By Liam Lacey
Some of the most astonishing action and comedy sequences you can see on movie screens this holiday happen to be on films that are almost a century old. They’re in director Peter Bogdanovich's documentary, The Great Buster: A Celebration, looking back at the silent movie actor/director Buster Keaton, who justly remains the focus of a continuing cult of adoration among many comedians and film directors.
Keaton, nicknamed "the Great Stone Face," dignified the deadpan persona. His face remained unfazed in the midst of hair-raising predicaments and it was the secret to his popularity. But his legacy is also about his playful approach to the cinematic apparatus. His characters walk from the movie audience onto a movie screen, they escape pursuers by running through mirrors or they crash into painted backdrops. These gags give his work a surprisingly modern, surreal edge (Salvador Dalí and Luis Buñuel were fans). While Charlie Chaplin was a great clown on film, Keaton made great cinematic jokes.
Bogdanovich has assembled a wide range of marquee commentators — Richard Lewis, Bill Hader, Dick Van Dyke, Quentin Tarantino, Werner Herzog, and Johnny Knoxville to name a few — who cite Keaton's influence or their admiration for his art. (And if you're saying, ‘Sure Buster Keaton's fun but he's no Spider-Man,’ we have director Jon Watts talking about how Keaton was an influence on Spider-Man: Homecoming.) In truth, there are too many commentators and their expertise isn't always obvious. (Cybill Shepherd on Keaton's acting?) but they serve to remind us of the breadth of Keaton's influence.
The documentary begins with a 1972 clip from The Dick Cavett Show, with an interview with a young Bogdanovich and the director, Frank Capra Jr., about Keaton's legacy. Their conversation is illustrated with one of Keaton's more astonishing sequences from a film called Seven Chances, in which he is chased down a hill by an avalanche of flying boulders. Capra observes that Keaton's career went into decline with the sound era but also was challenged by the increasing popularity of cartoons. Bogdanovich points out that Warner Bros. cartoon mastermind Chuck Jones cited Keaton's gags as a key inspiration.
Bogdanovich continues as the film's narrator, tracing Keaton's career from his time as a vaudeville star, already famous for his pratfalls at the age of four. (The nickname "buster" meaning “a fall” was supposedly given to him by Harry Houdini). After a stint in the First World War, Keaton learned about filmmaking from the popular, later infamous, Fatty Arbuckle, forming his own company, BK Studios, in the early 1920s. At the end of the decade, Keaton made the error of signing with MGM, losing control of his films and suffering under a studio that was notoriously bad for comedians. He turned to drink, was fired and later, at 44, was rescued by his third marriage to Eleanor Norris, a 21-year-old dancer, who helped get him off booze and revived his reputation.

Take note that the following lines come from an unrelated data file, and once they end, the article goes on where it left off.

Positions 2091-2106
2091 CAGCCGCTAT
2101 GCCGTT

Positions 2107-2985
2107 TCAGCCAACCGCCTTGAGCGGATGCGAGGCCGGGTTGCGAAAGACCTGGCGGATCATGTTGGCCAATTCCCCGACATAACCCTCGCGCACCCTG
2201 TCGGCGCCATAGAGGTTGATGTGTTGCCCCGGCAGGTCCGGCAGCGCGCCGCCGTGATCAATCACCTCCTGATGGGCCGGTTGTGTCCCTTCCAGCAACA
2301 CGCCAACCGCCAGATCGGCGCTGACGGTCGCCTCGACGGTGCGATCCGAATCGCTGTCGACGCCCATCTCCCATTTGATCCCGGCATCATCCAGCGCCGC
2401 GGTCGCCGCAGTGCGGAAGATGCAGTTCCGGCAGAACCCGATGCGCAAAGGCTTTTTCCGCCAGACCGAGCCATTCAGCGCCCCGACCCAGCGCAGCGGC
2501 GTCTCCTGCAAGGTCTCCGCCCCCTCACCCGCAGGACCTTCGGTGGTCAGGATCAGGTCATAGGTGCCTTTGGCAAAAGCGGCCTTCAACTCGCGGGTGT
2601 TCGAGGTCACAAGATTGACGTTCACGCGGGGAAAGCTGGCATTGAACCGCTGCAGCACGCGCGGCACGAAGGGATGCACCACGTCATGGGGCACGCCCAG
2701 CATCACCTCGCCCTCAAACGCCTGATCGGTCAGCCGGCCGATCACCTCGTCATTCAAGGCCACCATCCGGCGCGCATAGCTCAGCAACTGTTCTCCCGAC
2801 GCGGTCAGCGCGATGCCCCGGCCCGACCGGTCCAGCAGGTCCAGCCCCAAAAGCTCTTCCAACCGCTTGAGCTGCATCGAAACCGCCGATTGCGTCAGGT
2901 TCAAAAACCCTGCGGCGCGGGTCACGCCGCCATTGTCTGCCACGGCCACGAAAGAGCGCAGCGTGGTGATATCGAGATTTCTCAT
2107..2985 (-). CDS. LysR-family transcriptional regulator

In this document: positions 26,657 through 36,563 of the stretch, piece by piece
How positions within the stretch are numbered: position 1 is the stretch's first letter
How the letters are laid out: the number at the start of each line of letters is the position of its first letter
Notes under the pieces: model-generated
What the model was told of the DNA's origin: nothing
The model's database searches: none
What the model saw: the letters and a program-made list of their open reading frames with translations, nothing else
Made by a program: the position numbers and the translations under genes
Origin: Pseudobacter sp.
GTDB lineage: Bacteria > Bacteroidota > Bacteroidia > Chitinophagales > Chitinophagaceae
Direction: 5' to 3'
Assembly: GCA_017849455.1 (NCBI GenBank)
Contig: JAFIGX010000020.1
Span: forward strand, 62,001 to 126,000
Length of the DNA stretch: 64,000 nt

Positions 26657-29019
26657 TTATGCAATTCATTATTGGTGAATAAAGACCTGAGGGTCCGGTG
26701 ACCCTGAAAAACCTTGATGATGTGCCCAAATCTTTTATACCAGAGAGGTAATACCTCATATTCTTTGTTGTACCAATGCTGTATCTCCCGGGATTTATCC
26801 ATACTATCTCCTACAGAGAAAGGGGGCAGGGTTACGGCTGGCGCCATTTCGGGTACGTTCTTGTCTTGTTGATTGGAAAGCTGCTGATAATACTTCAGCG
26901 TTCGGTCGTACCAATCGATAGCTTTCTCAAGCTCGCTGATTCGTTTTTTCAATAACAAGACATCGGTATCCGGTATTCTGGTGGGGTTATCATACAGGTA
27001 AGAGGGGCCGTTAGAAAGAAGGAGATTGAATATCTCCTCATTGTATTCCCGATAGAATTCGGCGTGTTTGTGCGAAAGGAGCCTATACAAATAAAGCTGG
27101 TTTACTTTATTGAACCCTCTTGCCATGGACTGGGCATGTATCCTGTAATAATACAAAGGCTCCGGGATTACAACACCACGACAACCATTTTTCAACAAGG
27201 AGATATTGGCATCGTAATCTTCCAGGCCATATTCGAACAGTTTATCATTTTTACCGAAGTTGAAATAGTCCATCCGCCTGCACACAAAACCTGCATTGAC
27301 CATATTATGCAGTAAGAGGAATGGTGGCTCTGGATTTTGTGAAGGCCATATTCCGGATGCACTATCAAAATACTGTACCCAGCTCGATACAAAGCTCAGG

Of particular interest to Keaton buffs is the amount of footage available from the 1950s and 1960s: Numerous television commercials, some terrific bits on Candid Camera (a man at a diner who drops his toupee in his soup), a starring role in the Samuel Beckett-penned short, Film, plus parts in teenaged beach movies. One of the richest documents of Keaton's work is Gerald Potterton's 1965 NFB silent film, The Railrodder, with an accompanying "making of" feature, Buster Keaton Rides Again.
After Bogdanovich reviews Keaton's life in an efficient hour, he slows the momentum in the last 40 minutes by rewinding the story to the 1920s for an intro film class on Keaton's 10 feature films during that decade. The last segment feels awkwardly grafted on, though it serves as a reminder of how good Keaton was, focusing on Sherlock Jr, The Navigator, The General and Steamboat Bill Jr.
The latter film is responsible for Keaton's most famous and widely imitated gag (copied everywhere from Arrested Development to The Simpsons) in which Keaton, facing the camera, narrowly escapes being flattened by the facade of a three-story house that collapses over him — his body emerging unscathed through an open attic window. The moment as he turns his head slightly to see the near catastrophe might serve as an emoji of the miraculous: Tragedy, against overwhelming odds, narrowly averted.
The Great Buster: A Celebration. Directed by Peter Bogdanovich. Playing at Toronto’s Hot Docs Ted Rogers Theatre December 21 through January 3. On Dec. 27, Hot Docs will also show a special screening of Keaton's most widely recognized masterpiece, The General (11:30 am) followed by The Great Buster: A Celebration at 1:45 pm.